Organizations are also aware of how tensions between countries can impact the threat landscape, with 91% of respondents in the Asia-Pacific region fearful that ongoing international rivalries may cause a considerable increase in cyber-threats.

Overall, the survey shows that the motivations driving nation-state attacks stretch far and wide, which explains why organizations across the spectrum are concerned.

5. What does it mean to layer security transformation into digital transformation and why is this important against both eCrime and nation-state actors?

SEN: There is no doubt that 2020 has been one of the most challenging years for organizations across the APAC region – and the concerns expressed by respondents in the 2020 CrowdStrike Global Security Attitude Survey are echoed by IT and cybersecurity professionals everywhere.

The good news is that organizations seem to have a better understanding of the risks they face and are more willing to invest in the rapid digital and security transformation actions needed to mitigate these risks. In the APAC region, for instance, 90% of respondents’ organizations have spent an additional US$100,000 or more to adapt to the COVID-19 pandemic, with 80% modernizing their security tools and 65% providing employees with security training or work from home training.

Best practices that organizations have taken to layer security transformation into digital transformation include:

  • Continuing to invest in digital transformation to keep pace with the eCrime and nation-state threats. Replacing legacy, on-premises technologies with cloud-native platforms that are designed to protect remote and hybrid environments will be critical to ensuring protection in the new work-from-anywhere environments that are here to stay.
  • Focusing on protecting all workloads wherever they are rather than maintaining security models built around network perimeters. This means implementing breach protection across private, public, hybrid and multi-cloud environments so organizations can rapidly adopt and secure technology across any workload.
  • Integrating identity protection with run-time protection of workloads, endpoints and mobile devices to alleviate the strain on IT teams, and keeping the organization secure by allowing its team to plan, implement and migrate to the cloud-native applications the organization needs to secure its business and employees – no matter where they are located.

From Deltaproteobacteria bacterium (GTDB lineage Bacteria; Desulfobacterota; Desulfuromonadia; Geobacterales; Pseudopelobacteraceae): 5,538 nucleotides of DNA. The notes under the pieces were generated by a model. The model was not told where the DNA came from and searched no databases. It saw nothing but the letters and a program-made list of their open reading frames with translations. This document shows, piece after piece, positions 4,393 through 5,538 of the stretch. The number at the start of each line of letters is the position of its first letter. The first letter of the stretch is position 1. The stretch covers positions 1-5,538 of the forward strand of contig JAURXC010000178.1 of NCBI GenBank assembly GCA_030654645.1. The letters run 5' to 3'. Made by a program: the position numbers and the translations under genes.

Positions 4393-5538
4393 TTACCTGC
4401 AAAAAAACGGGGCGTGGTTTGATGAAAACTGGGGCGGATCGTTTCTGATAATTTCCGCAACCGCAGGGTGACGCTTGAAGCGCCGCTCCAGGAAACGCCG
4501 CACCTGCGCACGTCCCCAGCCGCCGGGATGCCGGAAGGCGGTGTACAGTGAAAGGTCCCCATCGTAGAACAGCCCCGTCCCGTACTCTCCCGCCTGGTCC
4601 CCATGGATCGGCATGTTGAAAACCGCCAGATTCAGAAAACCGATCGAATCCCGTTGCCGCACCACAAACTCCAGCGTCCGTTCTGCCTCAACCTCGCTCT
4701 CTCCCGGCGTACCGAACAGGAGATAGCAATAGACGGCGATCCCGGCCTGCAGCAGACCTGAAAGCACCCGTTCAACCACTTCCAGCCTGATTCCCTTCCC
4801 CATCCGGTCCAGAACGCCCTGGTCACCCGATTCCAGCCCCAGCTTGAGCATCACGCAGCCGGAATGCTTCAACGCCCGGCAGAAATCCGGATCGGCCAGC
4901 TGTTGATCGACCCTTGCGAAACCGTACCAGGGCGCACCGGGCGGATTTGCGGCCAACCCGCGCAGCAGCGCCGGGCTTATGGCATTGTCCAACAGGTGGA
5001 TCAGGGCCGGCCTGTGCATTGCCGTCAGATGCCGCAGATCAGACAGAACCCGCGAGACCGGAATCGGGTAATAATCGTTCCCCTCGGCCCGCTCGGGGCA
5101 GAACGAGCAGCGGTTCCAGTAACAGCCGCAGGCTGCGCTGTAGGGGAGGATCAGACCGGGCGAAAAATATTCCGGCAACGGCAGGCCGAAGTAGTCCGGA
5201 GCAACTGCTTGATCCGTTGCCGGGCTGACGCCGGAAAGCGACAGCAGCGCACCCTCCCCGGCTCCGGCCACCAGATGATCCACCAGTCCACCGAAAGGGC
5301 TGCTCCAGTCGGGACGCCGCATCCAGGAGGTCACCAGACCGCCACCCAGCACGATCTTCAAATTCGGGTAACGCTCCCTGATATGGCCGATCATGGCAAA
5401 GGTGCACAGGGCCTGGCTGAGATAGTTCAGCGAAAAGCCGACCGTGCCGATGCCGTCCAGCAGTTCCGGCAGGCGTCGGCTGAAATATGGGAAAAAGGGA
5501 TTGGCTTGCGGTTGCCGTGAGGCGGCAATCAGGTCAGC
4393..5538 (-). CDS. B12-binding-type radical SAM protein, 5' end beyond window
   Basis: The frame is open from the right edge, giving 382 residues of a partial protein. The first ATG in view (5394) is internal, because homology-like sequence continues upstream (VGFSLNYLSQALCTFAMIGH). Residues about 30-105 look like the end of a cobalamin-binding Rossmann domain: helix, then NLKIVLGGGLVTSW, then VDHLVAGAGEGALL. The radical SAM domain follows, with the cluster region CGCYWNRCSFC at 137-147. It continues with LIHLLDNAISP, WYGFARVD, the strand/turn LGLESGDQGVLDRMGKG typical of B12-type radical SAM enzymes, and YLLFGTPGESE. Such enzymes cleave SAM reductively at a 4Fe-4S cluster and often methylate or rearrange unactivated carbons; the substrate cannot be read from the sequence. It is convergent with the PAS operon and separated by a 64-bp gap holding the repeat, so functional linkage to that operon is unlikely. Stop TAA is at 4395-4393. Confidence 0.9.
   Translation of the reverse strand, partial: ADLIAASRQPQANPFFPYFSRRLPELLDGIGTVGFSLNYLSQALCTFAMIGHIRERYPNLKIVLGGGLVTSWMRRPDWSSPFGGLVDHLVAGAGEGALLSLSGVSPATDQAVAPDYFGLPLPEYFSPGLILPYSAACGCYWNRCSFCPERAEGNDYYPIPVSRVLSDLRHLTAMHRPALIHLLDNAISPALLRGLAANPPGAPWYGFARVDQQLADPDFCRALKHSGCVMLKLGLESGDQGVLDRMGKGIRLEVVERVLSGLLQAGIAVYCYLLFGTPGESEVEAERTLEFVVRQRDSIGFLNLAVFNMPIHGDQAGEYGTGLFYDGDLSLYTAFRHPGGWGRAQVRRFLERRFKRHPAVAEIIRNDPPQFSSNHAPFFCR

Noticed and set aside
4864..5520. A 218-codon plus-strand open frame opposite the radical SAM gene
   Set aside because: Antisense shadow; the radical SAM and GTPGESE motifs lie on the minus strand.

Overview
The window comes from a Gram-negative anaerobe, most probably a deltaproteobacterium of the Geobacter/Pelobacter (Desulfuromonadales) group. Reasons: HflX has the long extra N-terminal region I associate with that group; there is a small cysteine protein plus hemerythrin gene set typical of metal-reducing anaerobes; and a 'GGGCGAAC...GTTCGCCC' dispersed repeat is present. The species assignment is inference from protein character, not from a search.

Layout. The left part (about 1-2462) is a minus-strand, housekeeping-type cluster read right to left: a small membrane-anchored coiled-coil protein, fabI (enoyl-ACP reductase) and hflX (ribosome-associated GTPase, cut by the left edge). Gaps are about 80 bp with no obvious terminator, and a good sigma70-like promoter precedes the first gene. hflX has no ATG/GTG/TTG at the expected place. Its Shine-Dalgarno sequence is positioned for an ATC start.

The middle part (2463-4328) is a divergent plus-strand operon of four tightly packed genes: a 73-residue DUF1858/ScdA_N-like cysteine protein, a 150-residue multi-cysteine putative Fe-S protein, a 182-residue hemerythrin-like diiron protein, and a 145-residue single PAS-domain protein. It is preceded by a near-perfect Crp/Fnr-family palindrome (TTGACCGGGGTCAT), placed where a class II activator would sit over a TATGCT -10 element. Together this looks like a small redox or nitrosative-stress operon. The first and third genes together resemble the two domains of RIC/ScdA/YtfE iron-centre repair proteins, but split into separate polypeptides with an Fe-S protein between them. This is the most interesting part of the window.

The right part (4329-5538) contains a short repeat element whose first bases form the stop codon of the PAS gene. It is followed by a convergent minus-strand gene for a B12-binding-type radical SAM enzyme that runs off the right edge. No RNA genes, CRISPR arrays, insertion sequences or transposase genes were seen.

• Striving to meet the 1-10-60 rule that CrowdStrike introduced in 2018: one minute to detect a threat, 10 to investigate and 60 to contain and remediate. The Survey reveals that it takes organizations an average of 117 hours to even detect an incident or intrusion (reflecting very little improvement from 120 hours in 2019) – and many more to investigate and contain it. The CrowdStrike Falcon platform enables security teams to shorten the time to investigate and understand threats by providing deep context, seamlessly integrated threat intelligence and sophisticated visualizations.

The current threat environment, coupled with a global pandemic, can seem daunting – even insurmountable – when striving to ensure protection across remote and hybrid environments. However, with the right technology, people and processes, and continued investment in digital and security transformations, organizations in the APAC region can avoid becoming the next cyber breach victim.

Again, for survey respondents in the APAC region who have adopted these best practices, 80% reported a more positive outlook on their organization’s overarching security strategy and architecture over the next 12 months.